Whether Melania cribbed segments of Michelle Obama’s speech on her own or some accessory gave her help, maybe a friend or professional speechwriter, effectively the result was the same. The wife of Donald Trump presented someone else’s spoken words as her own at a major event for all the world to see. Melania Trump is no professional speechwriter of course. In all fairness then the amateur must be granted a little grace despite a nonetheless wrongful indiscretion, a possible amateur miscalculation or some poor beginner’s oversight on her part or the part of a likewise inept aid. Remember, though, she did declare “I wrote it.  And with as little help as possible.”

In any case, Melania Trump was a key part of a key event selling not only herself but a figure no  less than the newly chosen Republican Party nominee for president of the United States and she was planted before an audience numbering hundreds of millions. She was not some raw middle school teen whining her spruced-up book report to a twelfth grade Lit class. Where on earth were Donald Trump campaign manager and staff in regard to a major speech at a major event with the presidency at stake? Where was Donald Trump himself, the illustrious man who would be king? What disastrous level of gross neglect preceded such an inauspicious blunder?

To say the least, Mrs. Trump’s appropriation of passages from the famed speech of another only begs more questions and cautions about the Trump campaign, its meager staff and Trump himself, a man whose personal qualifications and character stand in serious question already. Was use of Michelle Obama’s words in Melania’s speech an act of attribution born of simple admiration, Melania’s personal admiration or that of a certain aid or aids, an admiration for the First Lady’s own special prowess as a speechmaker or, perish the thought, was it out-and-out plagiarism?

Why was Melania’s speech never vetted? Wasn’t miming parts of Michelle Obama’s speech, whether in neophytic innocence or deference to a mentor, sure to render all sentiment in Melania’s own speech inauthentic, make Melania Trump herself appear shamefully disingenuous? Melania’s speech was already conspicuously devoid of personal references, details and anecdotes after all .

At the same time, It’s hard to imagine a seasoned professional tied to something as public as a political convention being daft enough to purposely pirate a well-known document. In that light it’s pretty much a foregone conclusion that gross ineptitude lay at the heart of the matter.  When grouped with many another faux pas by the Trump campaign, a voter can only ask if such casual incompetence is indicative of the wholesale whimsy, alacrity and devil-may-care ease with which an elected Trump is bound to run the country, destined to lead the free world.

Donald Trump campaign manager Paul Manafort flatly denied that Melania’s often word-for-word copy of Michelle Obama’s speech was intentional. More, he termed accusations of Trump campaign plagiarism “crazy” Tuesday morning on CNN, then in a flagrant bid to shift negative attention to his rival, blamed the accusations on what he framed a skittish Hillary Clinton. This is downright Orwellian.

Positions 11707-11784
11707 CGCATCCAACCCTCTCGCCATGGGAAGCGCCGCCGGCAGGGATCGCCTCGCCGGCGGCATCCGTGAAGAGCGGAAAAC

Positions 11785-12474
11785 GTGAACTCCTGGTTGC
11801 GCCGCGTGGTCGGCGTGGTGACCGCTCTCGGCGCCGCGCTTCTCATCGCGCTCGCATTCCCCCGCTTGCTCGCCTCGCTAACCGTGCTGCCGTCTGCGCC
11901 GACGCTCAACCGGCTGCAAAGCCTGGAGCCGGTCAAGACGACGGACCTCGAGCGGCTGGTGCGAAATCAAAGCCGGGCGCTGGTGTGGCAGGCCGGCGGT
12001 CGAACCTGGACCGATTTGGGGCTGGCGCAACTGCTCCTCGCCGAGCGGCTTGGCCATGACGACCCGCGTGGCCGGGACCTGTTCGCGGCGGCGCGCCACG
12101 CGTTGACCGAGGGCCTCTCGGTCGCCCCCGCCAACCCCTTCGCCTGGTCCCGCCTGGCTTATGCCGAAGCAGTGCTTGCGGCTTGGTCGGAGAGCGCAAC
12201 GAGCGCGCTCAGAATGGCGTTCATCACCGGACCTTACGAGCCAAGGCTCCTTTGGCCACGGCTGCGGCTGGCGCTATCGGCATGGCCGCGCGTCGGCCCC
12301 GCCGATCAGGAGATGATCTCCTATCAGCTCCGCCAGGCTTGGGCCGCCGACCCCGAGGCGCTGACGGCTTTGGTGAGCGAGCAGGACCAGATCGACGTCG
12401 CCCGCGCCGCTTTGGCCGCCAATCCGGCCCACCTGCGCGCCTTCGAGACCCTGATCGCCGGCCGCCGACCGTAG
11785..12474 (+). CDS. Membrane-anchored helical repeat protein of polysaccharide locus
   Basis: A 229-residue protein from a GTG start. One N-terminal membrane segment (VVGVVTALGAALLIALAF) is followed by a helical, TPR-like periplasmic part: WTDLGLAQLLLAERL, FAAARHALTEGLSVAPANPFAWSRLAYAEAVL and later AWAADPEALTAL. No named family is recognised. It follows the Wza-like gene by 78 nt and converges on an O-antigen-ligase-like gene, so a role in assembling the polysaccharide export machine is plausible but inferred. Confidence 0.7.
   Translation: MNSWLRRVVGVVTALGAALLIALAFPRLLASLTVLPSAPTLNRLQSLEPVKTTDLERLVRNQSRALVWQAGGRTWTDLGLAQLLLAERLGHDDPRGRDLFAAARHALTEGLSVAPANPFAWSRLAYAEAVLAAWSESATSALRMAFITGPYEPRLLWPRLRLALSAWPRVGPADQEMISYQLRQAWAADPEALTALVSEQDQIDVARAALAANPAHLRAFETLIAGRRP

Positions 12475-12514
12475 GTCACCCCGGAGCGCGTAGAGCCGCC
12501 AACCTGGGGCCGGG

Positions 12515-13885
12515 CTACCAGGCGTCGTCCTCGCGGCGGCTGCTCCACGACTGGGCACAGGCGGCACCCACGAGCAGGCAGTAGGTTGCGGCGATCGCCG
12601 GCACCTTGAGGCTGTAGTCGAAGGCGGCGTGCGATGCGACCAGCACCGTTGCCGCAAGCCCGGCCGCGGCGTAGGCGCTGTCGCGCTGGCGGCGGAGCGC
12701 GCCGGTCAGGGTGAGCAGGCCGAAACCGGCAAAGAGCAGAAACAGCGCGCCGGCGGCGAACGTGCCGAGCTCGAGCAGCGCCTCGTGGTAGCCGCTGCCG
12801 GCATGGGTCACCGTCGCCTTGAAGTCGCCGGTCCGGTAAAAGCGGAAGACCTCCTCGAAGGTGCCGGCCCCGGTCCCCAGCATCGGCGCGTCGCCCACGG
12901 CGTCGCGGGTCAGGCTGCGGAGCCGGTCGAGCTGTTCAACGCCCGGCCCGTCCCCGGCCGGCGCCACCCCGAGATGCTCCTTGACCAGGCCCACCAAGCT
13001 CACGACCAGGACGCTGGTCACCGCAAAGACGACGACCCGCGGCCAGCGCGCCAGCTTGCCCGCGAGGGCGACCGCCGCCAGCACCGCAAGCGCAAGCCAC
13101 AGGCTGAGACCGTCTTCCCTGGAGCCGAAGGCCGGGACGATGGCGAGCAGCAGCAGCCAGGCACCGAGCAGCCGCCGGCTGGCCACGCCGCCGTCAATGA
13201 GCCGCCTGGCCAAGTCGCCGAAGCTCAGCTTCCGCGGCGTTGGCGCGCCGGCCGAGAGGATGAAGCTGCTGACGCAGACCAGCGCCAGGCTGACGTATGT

With a ruse like this, Paul Manafort flies in the face of salient truth. He claims for all the world that things are not what they most clearly are. Who would have guessed the intellectually lax and incurious Donald Trump, with help from a manager thick enough to rate voters blind and stupid, would ever be first to usher in the Orwellian Age? Eliza Collins pointed out in USA Today that there was no sign Clinton was connected to the speech or its loud repercussions for that matter. Woah! Big surprise!

Paul Manafort even dared  claim similarities between Melania Trump’s speech and that of Michelle Obama were strictly coincidental, that Melania or her speechwriters selected common words to describe common values and thus some unavoidable similarities. Sorry Paul but all of those exact same words arranged in far too often just the same sequence through sentence after sentence can be no mere coincidence, even to the minds of us way down here in the busy, half-lit halls of the rank and file. You can shelf your “Stupid Meter.” It’s poorly aimed and needs calibration.

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In more denial, Jason Miller, Trump’s communications advisor, threw up a thin, malodorous smoke screen. In a statement, Miller proposed that since Melania’s team of writers did draw from their notes on her “life’s inspirations” and sometimes even infused bits of “her own thinking,” the speech originated entirely with her.

Miller then dared hint, waxing most sentimentally, that because, as he put it, “Melania’s immigrant experience and love for America shone through in her speech, which made it such a success” her fellow Americans would be cold and callous indeed to acknowledge the least impropriety from this fine, exemplary figure, though that same impropriety glared out belittlingly at them all. In other words, working from a jingoistic fervor, Miller boldly spun the patriotism elements of Melania Trump’s speech in hopes of overshadowing any wrongdoing.